In 1959, Fidel Castro came to power in Cuba, leading a revolution against the reigning government at the time. Two years later Cuba became a communist nation, and it developed a close relationship with the communist Soviet Union. As a reaction to this development, the United States would establish a ban on all trade with Cuba. After the collapse of the Soviet Union in the early 1990s, Cuba had to find other methods of trade and economic support, establishing trade relations with countries like Venezuela, China, and Bolivia.

In 2008 Fidel Castro succeeded power to his younger brother Raul Castro, approximately eight years before his death in 2016. Relations between Cuba and the United States improved during the presidency of Barack Obama, who loosened travel restrictions on Cuba during his second term in office. However, travel restrictions were tightened once more under the administration of Donald Trump. Currently, Cuba has a GDP of around $254.86 billion in terms of purchasing power. Its population is around 11,220,000, which makes it the 82nd most populous country on earth.


Vientiane, the capital of Laos. Photo: By Jean-Pierre Dalbéra from Paris, France – La ville de Vientiane vue du haut du Patouxai (Laos), CC BY 2.0,

Although Laos is officially called Lao People’s Democratic Republic, the government is primarily run by military generals operating a one-party system based on communist principles and Marxist/Leninist ideas. Laos became a communist country after a revolution occurred in 1975 supported by the Soviet Union and Vietnam. During the late 80s, some revisions were made to the country’s laws that allowed certain forms of private property, and in 2013 Laos joined the World Trade Organization. The population of Laos is approximately 6, 759,000 people, which makes it the world’s 103rd most populous country. Laos’s economy is fairly stable, and growing at a medium rate, currently having the fourth highest GDP in Southeast Asia after Thailand, Singapore, and Malaysia.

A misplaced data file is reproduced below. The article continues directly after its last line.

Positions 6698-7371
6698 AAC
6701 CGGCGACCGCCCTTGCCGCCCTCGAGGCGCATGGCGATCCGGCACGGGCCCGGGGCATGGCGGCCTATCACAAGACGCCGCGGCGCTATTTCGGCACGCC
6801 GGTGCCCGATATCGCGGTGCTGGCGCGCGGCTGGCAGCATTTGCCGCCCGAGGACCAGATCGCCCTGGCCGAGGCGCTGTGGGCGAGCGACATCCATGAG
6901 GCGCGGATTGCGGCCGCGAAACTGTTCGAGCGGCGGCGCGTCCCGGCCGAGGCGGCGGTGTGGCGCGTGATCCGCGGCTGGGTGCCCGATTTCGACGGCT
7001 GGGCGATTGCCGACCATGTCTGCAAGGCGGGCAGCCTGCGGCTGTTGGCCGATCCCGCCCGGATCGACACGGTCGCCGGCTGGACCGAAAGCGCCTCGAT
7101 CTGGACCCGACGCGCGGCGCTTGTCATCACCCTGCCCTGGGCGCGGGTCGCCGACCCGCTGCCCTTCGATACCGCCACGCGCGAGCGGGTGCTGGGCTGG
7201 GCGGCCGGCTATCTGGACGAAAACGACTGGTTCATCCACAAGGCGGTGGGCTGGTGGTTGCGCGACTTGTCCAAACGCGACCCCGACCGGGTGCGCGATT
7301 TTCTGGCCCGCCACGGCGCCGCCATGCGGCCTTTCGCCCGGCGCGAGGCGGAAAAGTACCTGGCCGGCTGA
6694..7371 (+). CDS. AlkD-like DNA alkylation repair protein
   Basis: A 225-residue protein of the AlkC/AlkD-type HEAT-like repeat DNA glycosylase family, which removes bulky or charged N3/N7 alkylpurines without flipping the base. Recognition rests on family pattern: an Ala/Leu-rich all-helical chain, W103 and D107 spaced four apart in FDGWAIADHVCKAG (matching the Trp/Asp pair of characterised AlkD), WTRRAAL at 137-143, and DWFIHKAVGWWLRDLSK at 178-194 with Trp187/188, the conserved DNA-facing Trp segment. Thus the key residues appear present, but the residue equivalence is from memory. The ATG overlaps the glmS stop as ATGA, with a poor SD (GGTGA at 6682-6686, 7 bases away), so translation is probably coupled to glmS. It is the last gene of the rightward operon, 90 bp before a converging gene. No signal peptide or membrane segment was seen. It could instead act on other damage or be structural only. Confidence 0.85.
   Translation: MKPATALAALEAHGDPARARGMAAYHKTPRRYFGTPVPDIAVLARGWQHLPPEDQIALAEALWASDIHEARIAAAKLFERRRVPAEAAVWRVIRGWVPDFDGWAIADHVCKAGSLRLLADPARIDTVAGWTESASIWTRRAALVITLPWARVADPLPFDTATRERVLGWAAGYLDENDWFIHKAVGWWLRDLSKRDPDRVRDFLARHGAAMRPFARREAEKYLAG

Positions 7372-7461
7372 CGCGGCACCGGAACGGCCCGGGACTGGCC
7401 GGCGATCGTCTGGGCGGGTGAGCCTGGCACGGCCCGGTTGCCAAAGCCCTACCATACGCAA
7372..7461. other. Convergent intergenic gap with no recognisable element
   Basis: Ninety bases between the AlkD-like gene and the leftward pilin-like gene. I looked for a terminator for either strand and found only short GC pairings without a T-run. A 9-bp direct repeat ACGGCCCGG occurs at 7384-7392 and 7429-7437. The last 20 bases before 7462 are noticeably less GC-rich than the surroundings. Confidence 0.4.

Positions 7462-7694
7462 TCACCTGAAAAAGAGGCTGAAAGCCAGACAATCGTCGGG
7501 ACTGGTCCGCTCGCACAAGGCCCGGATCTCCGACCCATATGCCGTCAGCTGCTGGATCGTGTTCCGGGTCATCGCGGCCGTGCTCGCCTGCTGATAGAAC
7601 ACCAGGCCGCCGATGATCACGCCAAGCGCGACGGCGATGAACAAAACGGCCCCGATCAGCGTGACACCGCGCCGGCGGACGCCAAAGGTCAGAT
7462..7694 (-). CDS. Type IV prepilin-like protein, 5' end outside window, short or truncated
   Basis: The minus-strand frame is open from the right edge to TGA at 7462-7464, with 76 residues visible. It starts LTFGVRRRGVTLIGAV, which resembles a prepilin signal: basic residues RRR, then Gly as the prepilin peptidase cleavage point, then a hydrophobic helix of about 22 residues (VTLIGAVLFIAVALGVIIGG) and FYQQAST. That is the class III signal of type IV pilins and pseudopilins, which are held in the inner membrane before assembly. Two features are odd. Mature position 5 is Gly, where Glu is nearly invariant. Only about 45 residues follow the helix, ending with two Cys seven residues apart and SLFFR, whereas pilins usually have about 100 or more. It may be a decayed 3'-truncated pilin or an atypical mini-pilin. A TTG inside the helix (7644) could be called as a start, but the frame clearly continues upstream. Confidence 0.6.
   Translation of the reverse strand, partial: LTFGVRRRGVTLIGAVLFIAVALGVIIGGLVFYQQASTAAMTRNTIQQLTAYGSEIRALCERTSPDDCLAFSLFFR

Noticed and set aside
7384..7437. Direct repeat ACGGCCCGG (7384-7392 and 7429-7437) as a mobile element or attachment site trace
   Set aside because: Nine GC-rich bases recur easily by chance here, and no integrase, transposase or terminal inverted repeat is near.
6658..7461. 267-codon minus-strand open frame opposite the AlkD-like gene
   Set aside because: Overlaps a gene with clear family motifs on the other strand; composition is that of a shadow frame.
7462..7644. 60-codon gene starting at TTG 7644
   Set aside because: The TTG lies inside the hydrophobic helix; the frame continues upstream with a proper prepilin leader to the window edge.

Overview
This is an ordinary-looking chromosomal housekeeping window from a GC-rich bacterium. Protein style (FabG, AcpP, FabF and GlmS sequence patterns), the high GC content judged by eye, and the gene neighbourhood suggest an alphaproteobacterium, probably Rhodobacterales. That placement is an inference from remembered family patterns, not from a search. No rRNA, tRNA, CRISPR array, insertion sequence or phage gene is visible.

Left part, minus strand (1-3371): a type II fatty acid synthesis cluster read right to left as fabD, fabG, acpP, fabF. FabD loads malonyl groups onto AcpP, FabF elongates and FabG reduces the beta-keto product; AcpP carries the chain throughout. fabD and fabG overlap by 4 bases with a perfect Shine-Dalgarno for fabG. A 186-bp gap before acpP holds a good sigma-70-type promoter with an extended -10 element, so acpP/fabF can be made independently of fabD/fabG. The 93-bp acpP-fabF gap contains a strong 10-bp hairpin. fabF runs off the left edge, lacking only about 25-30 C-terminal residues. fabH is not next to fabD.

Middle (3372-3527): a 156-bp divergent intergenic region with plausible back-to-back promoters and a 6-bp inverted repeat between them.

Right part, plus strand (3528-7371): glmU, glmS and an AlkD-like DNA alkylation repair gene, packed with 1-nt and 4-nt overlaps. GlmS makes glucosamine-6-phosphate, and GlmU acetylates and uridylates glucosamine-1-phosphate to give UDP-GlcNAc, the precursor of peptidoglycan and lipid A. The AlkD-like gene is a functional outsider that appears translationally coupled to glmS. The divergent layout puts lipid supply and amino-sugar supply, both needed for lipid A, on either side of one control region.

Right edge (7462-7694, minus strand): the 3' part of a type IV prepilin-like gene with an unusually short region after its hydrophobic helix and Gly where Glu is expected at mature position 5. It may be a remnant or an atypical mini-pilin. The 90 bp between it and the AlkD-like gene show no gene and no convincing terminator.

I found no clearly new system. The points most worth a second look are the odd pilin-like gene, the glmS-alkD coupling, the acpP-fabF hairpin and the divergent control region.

North Korea

Photo: GDJ via Pixabay, CC0

During the second world war, Korea was occupied by Japan, and following the war’s end the country was split into an American occupied South Korea and a Russian occupied North Korea. A few years after the wars and, South Korea declared its independence from North Korea, and afterward, North Korea became a communist country and declared its sovereignty. The leader of North Korea at the time was Kim Il-Sung, who was backed by the Soviet Union. While the North Korean government doesn’t officially consider itself communist, most other nations in the world classify it as a communist nation. That said, the North Korean government declares itself to operate on its own principle of “self-reliance” or “juche”.

The principle of self-reliance was introduced sometime in the mid-1950s, and the Korean government states that it is embodied by the Kim family and the ruling party. Juche would become the official government policy during the 1970s, continuing as Kim Il-Sung passed control to Kim Jong-Il and then to Kim Jung-Un. The Kim family remains the autocratic leaders of North Korea.  2009 saw the country’s constitution amended to remove the phrase communism and any mentions of the Marxist or Leninist ideals communism is based upon. Accurate statistics regarding North Korea’s development are difficult to obtain, but estimates put North Korea’s GDP at around $40 billion. In terms of population, it is the 52nd most populous country on Earth with a population of around 25, 370,000 people.


Image of western Hanoi, the capital of Vietnam. Photo: By Hieucd – Own work, CC BY-SA 4.0,

After the end of the first Indochina war, Vietnam was divided during a conference that occurred in 1954. North Vietnam ended up as a communist controlled territory backed by the Soviet Union, while South Vietnam was supported by the United States and democratic. The partition was supposed to be temporary, although it would last until 1976 when the country reunified. After the reunification of the entire country, Vietnam became communist. As with many of the other communist countries on this list, recent decades have seen Vietnam drop some of communism’s core principles and moderate towards an economy with a blend of socialist and capitalist systems. The non-joined the WTO in 2007, and it has a medium of growth rate according to the human development index. The population of Vietnam is around 94,560,000 people according to a 2016 estimate, which makes it the world’s 15th largest country.

Countries That Have Ruling Communist Parties

While the following countries are not classified as communist nations, there dominant political parties are based on communist ideals. They’re not classified as communist countries because the party is not specifically endorsed by the nation’s constitution. These nations with influential communist parties include Moldova, Guyana, and Nepal.